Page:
Written by Osetemega Iribiri – September 19, 2022
At about 200 trillion cubic feet, Nigeria possesses the largest proven gas reserves in Africa and the seventh in the world. It is predominately untapped, flared, or re-injected into oil wells. In December 2016, King Mohammed VI of Morocco visited President Muhammadu Buhari of Nigeria. The two leaders agreed on a monumental scheme to take the Nigerian gas northwards.
Consequently, on September 15, 2022, the two nations, represented by Mallam Mele Kyari, the Group Chief Executive Officer, Nigerian National Petroleum Co Ltd (NNPC Ltd), and Dr. Amina Benkhadra, Director General, Morocco’s National Office of Hydrocarbons and Mines, signed a memorandum of understanding in Rabat, Morocco. This agreement also had the fifteen (15) Economic Community of West African States (ECOWAS) member states as signatories represented by Mr. Sediko Douka, the ECOWAS Commissioner for Infrastructure, Energy, and Digitalization. Their assent is vital as the pipeline will provide gas to the fifteen (15) ECOWAS countries as it traverses to Morocco. The 7,000 km pipeline will originate from Brass Island (South-South Nigeria) and terminate at the North of Morocco, where it will connect to the existing Maghreb European Pipeline (MEP) that originates from Algeria (via Morocco), all the way to Spain. Thereby also providing Spain and the rest of Europe with gas.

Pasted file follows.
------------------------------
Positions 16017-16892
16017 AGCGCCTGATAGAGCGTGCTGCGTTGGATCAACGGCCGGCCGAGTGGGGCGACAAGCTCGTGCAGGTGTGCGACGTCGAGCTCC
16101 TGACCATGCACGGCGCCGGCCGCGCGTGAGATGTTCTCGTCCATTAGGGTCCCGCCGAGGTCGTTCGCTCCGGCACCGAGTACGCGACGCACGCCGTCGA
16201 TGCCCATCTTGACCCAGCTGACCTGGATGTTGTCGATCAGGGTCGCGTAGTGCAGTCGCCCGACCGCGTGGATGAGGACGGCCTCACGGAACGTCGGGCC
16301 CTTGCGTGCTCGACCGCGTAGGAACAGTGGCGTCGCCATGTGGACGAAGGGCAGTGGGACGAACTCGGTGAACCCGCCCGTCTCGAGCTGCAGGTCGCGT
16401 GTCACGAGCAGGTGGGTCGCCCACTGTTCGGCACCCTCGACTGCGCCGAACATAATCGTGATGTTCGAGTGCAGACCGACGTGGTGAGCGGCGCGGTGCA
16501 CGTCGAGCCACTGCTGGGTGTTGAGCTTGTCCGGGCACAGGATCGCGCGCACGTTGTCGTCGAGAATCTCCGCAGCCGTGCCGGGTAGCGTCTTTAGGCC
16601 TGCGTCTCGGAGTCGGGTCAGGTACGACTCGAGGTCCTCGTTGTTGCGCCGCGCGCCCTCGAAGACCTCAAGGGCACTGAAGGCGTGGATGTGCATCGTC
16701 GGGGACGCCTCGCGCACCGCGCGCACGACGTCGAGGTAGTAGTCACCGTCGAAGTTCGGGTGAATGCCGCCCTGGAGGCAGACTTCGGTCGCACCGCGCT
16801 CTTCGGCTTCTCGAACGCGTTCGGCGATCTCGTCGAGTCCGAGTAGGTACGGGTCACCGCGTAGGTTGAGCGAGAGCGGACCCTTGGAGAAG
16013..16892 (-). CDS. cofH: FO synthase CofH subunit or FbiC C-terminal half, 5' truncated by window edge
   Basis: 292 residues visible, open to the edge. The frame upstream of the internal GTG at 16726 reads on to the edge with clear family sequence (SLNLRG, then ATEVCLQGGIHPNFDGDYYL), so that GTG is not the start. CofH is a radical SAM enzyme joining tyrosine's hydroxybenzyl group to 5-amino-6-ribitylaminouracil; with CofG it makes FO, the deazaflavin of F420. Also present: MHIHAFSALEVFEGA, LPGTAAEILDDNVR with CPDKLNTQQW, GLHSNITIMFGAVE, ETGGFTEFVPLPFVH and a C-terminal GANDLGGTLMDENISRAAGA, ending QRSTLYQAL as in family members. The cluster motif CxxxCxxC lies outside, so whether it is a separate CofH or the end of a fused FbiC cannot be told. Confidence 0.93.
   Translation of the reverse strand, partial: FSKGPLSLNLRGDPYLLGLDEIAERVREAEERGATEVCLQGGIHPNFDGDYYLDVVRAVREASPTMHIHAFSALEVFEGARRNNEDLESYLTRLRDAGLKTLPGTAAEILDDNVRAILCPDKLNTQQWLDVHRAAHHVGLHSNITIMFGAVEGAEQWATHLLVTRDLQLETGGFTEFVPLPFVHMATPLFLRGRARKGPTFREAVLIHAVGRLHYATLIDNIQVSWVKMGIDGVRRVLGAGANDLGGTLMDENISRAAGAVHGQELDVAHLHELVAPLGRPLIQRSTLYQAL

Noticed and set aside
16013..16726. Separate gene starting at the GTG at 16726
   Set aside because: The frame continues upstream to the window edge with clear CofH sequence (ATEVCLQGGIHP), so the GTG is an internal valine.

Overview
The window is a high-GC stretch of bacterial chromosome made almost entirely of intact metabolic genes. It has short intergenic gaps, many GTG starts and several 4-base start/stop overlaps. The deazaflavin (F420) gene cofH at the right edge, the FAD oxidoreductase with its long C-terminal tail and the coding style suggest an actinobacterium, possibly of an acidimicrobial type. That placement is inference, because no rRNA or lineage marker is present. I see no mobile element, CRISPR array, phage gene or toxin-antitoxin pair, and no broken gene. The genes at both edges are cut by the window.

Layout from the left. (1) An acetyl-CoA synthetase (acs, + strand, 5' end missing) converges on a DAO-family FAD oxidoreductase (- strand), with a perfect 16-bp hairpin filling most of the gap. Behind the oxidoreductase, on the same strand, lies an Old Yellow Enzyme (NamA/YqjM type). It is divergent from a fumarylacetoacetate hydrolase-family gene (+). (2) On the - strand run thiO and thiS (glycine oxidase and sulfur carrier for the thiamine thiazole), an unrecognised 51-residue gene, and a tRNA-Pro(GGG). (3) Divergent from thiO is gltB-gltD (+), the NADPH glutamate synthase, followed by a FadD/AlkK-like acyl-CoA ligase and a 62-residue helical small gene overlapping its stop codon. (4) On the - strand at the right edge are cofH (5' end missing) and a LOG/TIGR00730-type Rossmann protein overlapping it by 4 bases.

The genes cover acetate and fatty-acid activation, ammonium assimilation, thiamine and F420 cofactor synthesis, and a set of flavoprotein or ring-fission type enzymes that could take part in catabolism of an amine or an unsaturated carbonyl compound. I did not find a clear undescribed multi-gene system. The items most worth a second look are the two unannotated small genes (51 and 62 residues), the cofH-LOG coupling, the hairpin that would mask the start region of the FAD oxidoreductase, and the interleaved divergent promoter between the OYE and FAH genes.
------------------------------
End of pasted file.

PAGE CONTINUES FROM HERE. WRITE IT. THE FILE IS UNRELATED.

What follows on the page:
This development comes in the wake of Russia shutting gas channels to Europe and their increasing need for alternative gas sources. This pipeline may take decades to complete and billions of dollars to fund, but it will be one of the longest built ever. Additionally, nearly $60 million is committed to financing feasibility and engineering studies by the Organization of the Petroleum Exporting Countries (OPEC) Fund for International Development and Islamic Development Bank. Once completed, the project will supply about three billion standard cubic feet of gas daily.
The signing of this MoU is also a positive step in South-South cooperation. Also, the West African countries through which it traverses will be able to produce more electricity through natural gas-fired thermal power plants. This project will also facilitate Africa’s economic diversification through increased productivity with functioning industries and South-North diplomatic relations.
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